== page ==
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‘Did she call for me as she died?’ Samantha Knight's mother's anguish over her daughter's murder

Tess Knight tells of the nightmares that still haunt her three decades after the disappearance of her little girl.

With tears streaming down her face, Tess Knight revealed in court last week the sleepless nights she still endures thinking about the final terrible moments of Samantha's life before she was killed by a paedophile in 1986.
"Did she struggle? Where did he take her?" Tess says of her precious daughter's kidnapping and murder at the hands of monster Michael Guider.
"Was it a long drive? Did she call for me as she died? What did she say? Did she wonder why I wasn't there to help her? Did she say 'I want Mummy'? Did she tell him 'I want to go home'?" the grieving mum can't help but wonder every single day.
Samantha Knight (pictured) was killed by a paedophile in 1986. Image: Supplied

Begging for safety

"I imagine all these things in detail," Tess told a hearing to determine whether NSW Attorney-General Mark Speakman can keep the convicted serial paedophile behind bars, even though his prison term ran out earlier this year, on June 6.
The decision on whether to free Guider, 68, who was jailed for more than 60 sex offences against 13 boys and girls committed between 1980 and 1996, before he was even sentenced for killing Samantha, will be handed down this week.
It's a decision that could shatter whatever peace Tess has managed to find since that terrible, terrible day 33 years ago when she waved goodbye to Samantha as she left for school.
That would be the last time she ever saw her nine-year-old daughter.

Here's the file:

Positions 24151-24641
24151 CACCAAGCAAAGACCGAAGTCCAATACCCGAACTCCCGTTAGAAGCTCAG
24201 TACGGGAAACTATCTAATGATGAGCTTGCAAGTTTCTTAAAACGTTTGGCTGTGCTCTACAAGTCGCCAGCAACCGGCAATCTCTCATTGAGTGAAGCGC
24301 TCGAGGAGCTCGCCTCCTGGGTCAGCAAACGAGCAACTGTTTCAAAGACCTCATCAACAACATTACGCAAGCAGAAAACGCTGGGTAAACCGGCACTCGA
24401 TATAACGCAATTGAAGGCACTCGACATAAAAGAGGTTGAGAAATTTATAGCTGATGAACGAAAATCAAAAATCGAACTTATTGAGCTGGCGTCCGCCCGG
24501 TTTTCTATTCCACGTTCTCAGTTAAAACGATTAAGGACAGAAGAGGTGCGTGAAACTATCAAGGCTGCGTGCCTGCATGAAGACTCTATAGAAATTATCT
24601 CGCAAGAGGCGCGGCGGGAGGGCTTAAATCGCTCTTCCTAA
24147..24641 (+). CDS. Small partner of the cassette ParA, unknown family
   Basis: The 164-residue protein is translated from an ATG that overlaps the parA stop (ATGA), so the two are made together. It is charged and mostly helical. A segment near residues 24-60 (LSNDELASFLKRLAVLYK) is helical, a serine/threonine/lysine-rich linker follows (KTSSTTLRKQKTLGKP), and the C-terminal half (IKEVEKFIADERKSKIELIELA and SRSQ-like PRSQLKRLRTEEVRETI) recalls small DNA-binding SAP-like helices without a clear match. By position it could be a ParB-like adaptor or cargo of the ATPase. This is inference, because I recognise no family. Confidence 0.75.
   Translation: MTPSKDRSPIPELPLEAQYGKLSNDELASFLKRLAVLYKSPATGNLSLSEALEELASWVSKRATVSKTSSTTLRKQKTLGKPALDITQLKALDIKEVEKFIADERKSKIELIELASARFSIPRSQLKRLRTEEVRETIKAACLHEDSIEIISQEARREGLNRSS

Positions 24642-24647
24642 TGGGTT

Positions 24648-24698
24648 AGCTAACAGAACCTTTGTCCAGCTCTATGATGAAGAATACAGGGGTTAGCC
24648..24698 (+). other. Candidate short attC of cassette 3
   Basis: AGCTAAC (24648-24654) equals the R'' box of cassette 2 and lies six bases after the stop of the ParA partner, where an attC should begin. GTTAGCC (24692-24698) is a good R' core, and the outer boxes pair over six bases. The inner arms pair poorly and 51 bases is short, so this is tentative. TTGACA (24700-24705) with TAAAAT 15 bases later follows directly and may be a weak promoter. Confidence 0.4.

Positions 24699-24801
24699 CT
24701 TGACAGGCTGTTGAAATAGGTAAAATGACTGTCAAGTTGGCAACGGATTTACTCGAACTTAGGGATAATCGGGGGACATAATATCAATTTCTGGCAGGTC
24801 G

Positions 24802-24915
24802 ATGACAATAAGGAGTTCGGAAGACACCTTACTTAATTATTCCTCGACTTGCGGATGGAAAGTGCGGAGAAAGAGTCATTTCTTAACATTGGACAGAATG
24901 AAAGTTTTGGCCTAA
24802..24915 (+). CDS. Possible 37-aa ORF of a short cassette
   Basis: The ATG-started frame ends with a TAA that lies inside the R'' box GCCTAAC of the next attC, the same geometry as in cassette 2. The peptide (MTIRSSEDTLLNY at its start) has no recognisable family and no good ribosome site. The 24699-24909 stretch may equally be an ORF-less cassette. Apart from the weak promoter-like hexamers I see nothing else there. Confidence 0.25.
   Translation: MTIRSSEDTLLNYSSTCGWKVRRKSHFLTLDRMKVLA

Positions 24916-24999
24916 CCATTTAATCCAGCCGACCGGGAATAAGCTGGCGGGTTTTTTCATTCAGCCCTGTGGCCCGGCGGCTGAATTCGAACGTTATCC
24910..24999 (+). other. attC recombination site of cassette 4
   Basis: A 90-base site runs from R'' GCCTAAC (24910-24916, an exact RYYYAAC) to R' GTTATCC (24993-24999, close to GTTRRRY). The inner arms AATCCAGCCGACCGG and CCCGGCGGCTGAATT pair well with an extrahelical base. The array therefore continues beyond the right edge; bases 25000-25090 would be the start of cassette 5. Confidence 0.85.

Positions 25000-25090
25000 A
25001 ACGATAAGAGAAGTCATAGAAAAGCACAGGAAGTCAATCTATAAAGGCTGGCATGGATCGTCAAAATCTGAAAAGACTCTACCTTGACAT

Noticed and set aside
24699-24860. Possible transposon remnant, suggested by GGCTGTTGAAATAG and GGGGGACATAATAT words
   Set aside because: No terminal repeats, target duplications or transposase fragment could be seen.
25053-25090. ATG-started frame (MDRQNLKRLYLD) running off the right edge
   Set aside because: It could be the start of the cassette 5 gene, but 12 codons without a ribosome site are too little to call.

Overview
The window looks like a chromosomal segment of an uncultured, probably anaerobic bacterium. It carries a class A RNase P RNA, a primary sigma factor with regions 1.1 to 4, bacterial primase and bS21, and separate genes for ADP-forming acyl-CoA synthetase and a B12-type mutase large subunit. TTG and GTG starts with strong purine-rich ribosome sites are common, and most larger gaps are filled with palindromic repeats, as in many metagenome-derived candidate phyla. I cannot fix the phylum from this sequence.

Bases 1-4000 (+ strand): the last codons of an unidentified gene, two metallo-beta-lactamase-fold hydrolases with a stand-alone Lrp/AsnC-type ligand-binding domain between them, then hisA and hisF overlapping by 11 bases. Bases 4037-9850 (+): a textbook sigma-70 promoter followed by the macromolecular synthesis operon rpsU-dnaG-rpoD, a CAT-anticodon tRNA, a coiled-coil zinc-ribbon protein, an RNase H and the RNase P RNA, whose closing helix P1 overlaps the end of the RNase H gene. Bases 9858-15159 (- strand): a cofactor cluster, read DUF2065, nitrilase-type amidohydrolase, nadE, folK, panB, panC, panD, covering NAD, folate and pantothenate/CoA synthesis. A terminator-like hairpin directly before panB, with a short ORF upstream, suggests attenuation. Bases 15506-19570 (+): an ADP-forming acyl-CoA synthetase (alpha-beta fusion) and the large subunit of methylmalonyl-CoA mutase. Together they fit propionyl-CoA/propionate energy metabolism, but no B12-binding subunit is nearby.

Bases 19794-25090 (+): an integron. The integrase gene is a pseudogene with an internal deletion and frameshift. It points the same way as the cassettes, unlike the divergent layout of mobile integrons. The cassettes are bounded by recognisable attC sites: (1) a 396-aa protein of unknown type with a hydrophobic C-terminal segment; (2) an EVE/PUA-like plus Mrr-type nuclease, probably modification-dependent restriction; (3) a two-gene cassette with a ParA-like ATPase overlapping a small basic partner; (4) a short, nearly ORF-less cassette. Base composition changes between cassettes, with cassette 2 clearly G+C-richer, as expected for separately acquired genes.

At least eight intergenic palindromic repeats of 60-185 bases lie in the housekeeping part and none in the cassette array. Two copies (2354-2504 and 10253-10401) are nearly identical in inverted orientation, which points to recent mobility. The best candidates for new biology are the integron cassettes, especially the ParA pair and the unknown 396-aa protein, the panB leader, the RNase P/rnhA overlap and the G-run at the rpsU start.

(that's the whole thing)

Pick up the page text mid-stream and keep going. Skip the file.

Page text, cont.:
"This man has been a dangerous, serious sexual predator of children. Whatever remorse he may show, it was not enough to change his behaviour in the past and it is not enough for the future," warned Tess, begging the court, "Please don't release this man into the community."
WATCH: Could Samantha Knight's killer walk free? Story continues after video...
She said it had been more than 12,000 days since Guider kidnapped and killed nine-year-old Samantha after snatching her from a street in Bondi. The image of the beautiful green-eyed, blonde-haired girl haunted Australia.
With Samantha portraying a striking image of childhood innocence, she became the face of missing children in Australia – until Guilder was arrested, pleading guilty in 2002 to her manslaughter, after agreeing with police she died of a sedative overdose he administered, which was his favoured method of subduing the children he raped.
But Guider, who now claims he's innocent, has never revealed what he did with Samantha's body – and her body has never been found. "The hurt never goes," says Tess.

High risk offender

Forensic psychiatrist Jonathon Adams, who met with Guider in April, told the court the former gardener posed a high risk of committing sexual offences again and suggested that he still harboured sexual fantasies about children because he had drawings of children on the walls of his prison cell.
And Tess last week begged a court not to release Guilder, revealing she's still racked with "desolation, terror and anxiety", and haunted by thousands of scenarios about what may have happened to her daughter in the last minutes of her life.
Tess revealed in the months that followed Samantha's disappearance, she'd look through the windscreens of passing cars and scan the children's faces searching for her daughter, who would be 42 today if she had survived.
"What kind of man wouldn't call an ambulance to save the life of a child?" Tess asked the packed court, with her harrowing testimony leaving many in tears.
Tess Knight (pictured) is still haunted by thoughts of what happened to her daughter Samantha in her final moments. Image: Channel Nine

'He's not finished yet'

One of Guider's victims who survived, Lisa Giles, waived her anonymity to testify in court and urged Justice Richard Button to not release the paedophile, revealing he loved to see the innocence of a child taken from their faces.
"He has no empathy, he is driven by the desire to fulfil the physical urge. We were not always sedated, sometimes we were awake and aware. I live with complex PTSD. It's a form of imprisonment," says the 43-year-old. "He's remorseless and self-righteous."

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